Logo Logo

Kefah Ali Deeb: Weather God Hadad

This is a statue of the ancient Mesopotamian god Hadad, god of the weather, rain and thunder. The most important temple dedicated to Hadad had been in Damascus, during the Aramaean period. The building later became a Roman temple dedicated to Jupiter, then a Christian cathedral and finally is known today as the Umayyad Mosque. To me, this evolution indicates how religions belong to one another and are influenced by ancient mythologies. But what I also like about Hadad is that he is a generous and kind god.

In the village where I grew up, close to Ugarit, we call Hadad "Baal". It is said that Baal lives on the Jebel Aqra, a mountain on the border of Syria and Turkey. He stands on the top to gather the rain and sends it to the farmers in the region. In Syria’s countryside, farmers call "Hadad" or "Baal" their most prosperous lands. The grounds that they do not need to water and that naturally provides them with good crops. In the south of Syria, "Hadad" also became an expression used to wish someone well. It is particularly used by the elderly; if they see someone get hurt or experiencing difficulty, they will say, "Hadad".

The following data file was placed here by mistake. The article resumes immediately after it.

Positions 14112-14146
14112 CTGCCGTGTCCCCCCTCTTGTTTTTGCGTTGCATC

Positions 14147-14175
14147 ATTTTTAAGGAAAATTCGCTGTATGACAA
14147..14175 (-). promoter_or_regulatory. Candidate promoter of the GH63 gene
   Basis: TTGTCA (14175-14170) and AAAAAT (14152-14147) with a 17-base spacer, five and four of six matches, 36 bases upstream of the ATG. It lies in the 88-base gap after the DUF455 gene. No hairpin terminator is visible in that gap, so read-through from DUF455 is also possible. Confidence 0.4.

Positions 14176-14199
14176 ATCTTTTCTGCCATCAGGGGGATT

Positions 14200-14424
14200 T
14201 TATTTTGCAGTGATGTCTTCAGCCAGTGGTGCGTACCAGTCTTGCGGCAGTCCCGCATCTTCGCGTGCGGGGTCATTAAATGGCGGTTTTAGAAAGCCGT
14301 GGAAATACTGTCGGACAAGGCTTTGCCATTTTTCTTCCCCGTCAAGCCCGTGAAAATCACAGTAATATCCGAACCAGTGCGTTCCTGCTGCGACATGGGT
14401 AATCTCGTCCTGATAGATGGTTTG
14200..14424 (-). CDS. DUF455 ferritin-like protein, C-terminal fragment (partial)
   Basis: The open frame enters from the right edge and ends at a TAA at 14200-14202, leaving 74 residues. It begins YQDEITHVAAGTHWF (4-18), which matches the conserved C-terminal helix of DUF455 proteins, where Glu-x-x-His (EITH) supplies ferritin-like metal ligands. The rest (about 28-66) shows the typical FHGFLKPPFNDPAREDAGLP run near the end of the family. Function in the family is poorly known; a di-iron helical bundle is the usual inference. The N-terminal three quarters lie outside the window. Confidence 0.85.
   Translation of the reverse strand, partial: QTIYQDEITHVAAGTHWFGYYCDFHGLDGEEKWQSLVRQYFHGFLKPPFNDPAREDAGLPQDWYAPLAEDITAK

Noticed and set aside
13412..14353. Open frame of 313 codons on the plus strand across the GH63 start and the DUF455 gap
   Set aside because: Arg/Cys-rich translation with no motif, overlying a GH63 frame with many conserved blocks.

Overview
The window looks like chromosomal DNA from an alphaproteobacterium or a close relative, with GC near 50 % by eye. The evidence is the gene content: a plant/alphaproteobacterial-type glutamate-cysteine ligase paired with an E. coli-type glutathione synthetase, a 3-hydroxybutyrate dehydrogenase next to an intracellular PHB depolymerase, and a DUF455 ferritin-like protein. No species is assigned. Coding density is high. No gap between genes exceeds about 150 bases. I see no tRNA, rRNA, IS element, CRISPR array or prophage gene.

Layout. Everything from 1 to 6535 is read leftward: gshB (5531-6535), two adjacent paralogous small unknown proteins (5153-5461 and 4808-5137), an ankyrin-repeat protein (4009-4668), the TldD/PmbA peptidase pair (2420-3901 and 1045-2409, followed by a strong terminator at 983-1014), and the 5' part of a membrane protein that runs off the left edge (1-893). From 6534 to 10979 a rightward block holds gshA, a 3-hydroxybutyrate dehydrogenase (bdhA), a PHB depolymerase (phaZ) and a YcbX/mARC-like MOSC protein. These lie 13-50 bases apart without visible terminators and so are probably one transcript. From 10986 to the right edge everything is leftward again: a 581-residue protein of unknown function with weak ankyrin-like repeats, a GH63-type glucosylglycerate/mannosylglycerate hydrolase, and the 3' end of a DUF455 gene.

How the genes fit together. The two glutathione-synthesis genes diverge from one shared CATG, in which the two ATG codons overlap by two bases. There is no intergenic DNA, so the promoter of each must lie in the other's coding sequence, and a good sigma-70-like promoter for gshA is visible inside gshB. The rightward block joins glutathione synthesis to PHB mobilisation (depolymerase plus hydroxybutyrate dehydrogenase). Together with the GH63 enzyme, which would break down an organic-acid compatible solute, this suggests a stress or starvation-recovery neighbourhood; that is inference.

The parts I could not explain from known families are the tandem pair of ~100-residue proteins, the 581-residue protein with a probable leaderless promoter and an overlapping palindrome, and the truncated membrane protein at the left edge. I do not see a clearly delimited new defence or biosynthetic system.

Most people who use this word in a colloquial manner are not even aware that it refers to ancient mythology; it has simply become a commonly used noun. This is why I enjoy showing this statue to visitors from Syria and the surrounding countries. It reveals them the real sense of a word of their everyday lives and it always makes them smile.

 

Kefah Ali Deeb
1982 born in Latakia, Syria. She is an artist and writer who was published in German magazines, such as Zeit online, 51° and the newspaper TAZ. Besides being a tour guide at the Museum of the Ancient Near East, for Multaka, Kefah is working as an online editor for Handbook Germany.


© Photos: Haupt & Binder
© Portrait Kefah Ali Deeb: Lena Kern

Kefah Ali Deeb

Weather God Hadad
with Aramaic inscription of King Panamuwa I.
found in Gerdçin near Sam'al (Zincirli), Turkey, ca. 775 B.C., basalt, height 285 cm
Vorderasiatisches Museum Berlin
(Museum of the Ancient Near East)

Back to Top